Röchling offers a comprehensive range of ESD materials: A favourite experiment in the physics lesson is one where an electrostatic charge is applied to plastic film by means of friction. Likewise, in many areas of industry plant parts can be charged electrostatically by means of friction. When these voltages discharge, humans may be at risk or in areas prone to fire risk dust and gases may be ignited by sparkovers. Static charges may also be the cause of electromagnetic faults on sensitive equipment. Electrically conductive and antistatic plastics can help here.
Plastics with defined electrically conductive properties can dissipate electrostatic charges controlledly and lastingly. They are used in many areas of industry, such as the electronics and semi-conductor industry, ventilation, ventilator and pump construction, medical technology, the chemical and pharmaceutical industry, grain mills and other industries where bulk goods generate dust, the handling of flammable liquids and gases, e.g. at petrol stations, at airports and gas plants, the paper industry, fabric or film manufacture or mining. Thanks to its very many and varied property profiles the Röchling product range offers the highest level of safety for these applications.
If a discharge generates the necessary ignition energy in potentially explosive environments, known as EX zones, sparks may be discharged and the explosive materials thus ignited. The European ATEX (from French "ATmosphère EXplosive") directive 94/9/EC contains regulations for the use of components and systems in potentially explosive environments.
A human feels electrostatic discharges as a short electric shock only from 3000 volts up. Component parts used in the electronics and semi-conductor industry are much more sensitive. Even discharges of considerably less than 100 volts can affect or even destroy sensitive component parts (ESDS= electrostatic discharge sensitive devices). The result is lasting damage to or immediate failure of the component part. Materials coming into contact with such sensitive electronic components must therefore have electrically dissipative properties.
Röchling Industrial offers areas of industry which make use of the electrical conductivity of plastics a wide range of technical and high performance plastics. As well has "conventional" properties like outstanding chemical resistance, very high sliding properties or high abrasion resistance, flame retardant or self-extinguishing characteristics or suitability for use at high temperatures, they also have a specified electrical property - from antistatic to conductive.
Polystone® PPs EL
Polystone® PPs EL GK
Polystone® G-black EL
Polystone® M (PE-UHMW), Polystone® D (PE-HD)
Polystone® PVDF EL
SUSTAPEI ESD 90 (PEI)
SUSTAPEEK CF 30 (PEEK)
SUSTAPVDF ESD 60 (PVDF)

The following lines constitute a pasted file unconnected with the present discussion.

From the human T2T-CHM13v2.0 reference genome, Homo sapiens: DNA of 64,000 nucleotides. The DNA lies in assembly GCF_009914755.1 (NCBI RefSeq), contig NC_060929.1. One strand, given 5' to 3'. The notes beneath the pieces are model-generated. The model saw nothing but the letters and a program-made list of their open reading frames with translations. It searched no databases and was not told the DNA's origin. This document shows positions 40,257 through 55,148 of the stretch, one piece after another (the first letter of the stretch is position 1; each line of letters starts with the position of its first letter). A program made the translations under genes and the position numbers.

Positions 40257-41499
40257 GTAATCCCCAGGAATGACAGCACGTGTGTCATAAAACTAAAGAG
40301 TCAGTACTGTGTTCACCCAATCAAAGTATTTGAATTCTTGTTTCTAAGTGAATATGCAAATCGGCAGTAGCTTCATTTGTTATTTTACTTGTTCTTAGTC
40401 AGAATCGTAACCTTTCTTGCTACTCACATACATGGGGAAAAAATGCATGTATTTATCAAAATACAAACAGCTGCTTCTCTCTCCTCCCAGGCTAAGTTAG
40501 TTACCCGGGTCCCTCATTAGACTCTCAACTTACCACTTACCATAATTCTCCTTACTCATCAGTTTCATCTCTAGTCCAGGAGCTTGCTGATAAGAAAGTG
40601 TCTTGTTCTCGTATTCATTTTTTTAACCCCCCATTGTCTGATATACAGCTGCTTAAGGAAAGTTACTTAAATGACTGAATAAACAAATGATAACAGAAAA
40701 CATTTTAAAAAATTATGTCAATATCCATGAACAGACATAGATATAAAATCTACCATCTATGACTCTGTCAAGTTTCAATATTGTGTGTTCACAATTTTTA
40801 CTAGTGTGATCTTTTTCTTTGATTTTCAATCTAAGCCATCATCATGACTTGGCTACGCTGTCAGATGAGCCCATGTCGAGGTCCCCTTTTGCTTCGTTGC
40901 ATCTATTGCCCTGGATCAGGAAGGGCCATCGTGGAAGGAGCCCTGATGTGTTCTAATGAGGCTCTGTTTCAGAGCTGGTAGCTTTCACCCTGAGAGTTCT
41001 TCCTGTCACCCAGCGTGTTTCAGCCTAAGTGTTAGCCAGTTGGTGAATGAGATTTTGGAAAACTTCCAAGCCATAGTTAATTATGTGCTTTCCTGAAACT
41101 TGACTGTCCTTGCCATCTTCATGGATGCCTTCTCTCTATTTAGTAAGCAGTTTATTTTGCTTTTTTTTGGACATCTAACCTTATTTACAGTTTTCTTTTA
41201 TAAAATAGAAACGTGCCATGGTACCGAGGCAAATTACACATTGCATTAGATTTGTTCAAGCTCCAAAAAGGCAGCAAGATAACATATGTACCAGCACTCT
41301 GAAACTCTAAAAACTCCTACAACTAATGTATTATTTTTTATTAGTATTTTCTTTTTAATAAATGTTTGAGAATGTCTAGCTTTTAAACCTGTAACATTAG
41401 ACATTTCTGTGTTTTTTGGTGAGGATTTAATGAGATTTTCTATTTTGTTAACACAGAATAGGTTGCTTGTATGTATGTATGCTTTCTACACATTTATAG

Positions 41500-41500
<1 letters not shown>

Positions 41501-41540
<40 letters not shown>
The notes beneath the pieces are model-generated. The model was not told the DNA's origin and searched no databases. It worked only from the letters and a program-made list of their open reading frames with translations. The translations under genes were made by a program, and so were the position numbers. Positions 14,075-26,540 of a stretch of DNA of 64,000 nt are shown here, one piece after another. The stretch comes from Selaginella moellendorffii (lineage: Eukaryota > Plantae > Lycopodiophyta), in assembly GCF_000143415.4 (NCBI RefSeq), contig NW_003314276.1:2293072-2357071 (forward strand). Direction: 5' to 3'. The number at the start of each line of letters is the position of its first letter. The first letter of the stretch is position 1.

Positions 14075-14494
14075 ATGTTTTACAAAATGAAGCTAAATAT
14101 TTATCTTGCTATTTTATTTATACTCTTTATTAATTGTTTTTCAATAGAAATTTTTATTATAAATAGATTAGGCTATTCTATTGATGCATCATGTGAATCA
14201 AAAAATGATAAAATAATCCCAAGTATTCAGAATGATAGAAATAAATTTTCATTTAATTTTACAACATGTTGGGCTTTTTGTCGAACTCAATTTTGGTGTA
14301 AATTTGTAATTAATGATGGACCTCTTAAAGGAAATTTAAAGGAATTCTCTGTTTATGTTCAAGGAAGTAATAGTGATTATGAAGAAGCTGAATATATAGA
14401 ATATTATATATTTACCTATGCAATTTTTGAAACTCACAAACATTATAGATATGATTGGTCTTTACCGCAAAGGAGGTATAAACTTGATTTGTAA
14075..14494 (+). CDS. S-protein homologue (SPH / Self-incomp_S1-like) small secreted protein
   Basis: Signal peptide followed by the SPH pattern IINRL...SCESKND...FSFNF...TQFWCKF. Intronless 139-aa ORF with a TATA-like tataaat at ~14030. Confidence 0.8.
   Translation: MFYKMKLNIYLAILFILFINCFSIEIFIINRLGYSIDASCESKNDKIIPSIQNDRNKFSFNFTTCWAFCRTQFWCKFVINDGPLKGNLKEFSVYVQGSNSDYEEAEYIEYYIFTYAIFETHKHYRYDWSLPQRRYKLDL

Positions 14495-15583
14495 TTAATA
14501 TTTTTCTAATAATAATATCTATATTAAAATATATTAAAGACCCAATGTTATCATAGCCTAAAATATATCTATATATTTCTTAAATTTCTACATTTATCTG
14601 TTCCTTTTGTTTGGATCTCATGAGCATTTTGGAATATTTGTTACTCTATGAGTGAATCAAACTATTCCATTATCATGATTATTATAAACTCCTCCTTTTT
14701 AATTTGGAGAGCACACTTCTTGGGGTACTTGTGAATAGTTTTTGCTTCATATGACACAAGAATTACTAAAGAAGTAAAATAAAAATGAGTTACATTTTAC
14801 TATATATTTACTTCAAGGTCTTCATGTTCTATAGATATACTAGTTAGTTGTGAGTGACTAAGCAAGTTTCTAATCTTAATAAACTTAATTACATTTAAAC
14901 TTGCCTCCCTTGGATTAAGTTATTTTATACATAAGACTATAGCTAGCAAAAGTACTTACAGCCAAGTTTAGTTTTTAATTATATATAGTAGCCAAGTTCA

SUSTAMID 6 ESD 60 (PA 6)
SUSTAMID 6G ESD 90 (PA 6 G)
SUSTARIN C ESD 60 (POM)
SUSTARIN C ESD 60 PLUS (POM)
SUSTARIN C ESD 90 (POM)
SUSTARIN C ESD 90 PLUS (POM)
The insulation characteristics of a material are defined by its resistance to a current flowing through it. Continuity resistance applies only to the current flowing through the interior of the material and not to the part of the current flowing over the surface. The surface resistance measured between two electrodes applied to the surface of the material also applies to part of the current flowing on the inside.
For assessing the suitability of a material for an ESD application (ESD = ElectroStatic Dissipation) surface resistance is the more important of the two characteristics, because it decisively affects the electrostatic charging and discharging of a material. When selecting material, it must be ensured that the material used is not electrostatically chargeable, that is, the surface resistance is lower than 109 Ω.
Surface resistance can be subdivided into three levels of resistance:
Materials with surface resistance values lower than 106 Ω are electrostatically conductive. These materials are able to dissipate in the shortest possible time charge carriers applied to them. Because of the very short discharge time conductive materials are not suitable for all ESD applications, because the voltage peaks occurring here may cause damage, particularly to electrostatically sensitive electronic components.
Materials are described as electrostatically dissipative, if their specific surface resistance is between 106 Ω and 1012 Ω. Such materials are able to dissipate within a specified time charge carriers applied to them. These materials are only limitedly chargeable. Materials with a surface resistance lower than 109 Ω are not chargeable.
Materials with a specific surface resistance higher than 1012 Ω are described as insulating. Insulators have very low conductivity. For this reason applied charge carriers remain on the surface of these materials for a long time and are dissipated only slowly. Charges of many thousands of volts are thus possible without difficulty. Insulating materials are unsuitable for ESD applications.
A further electrostatic material characteristic is continuity resistance. When a material is modified, continuity resistance, as well as surface resistance, is often lowered. For a large number of applications continuity resistance is insignificant.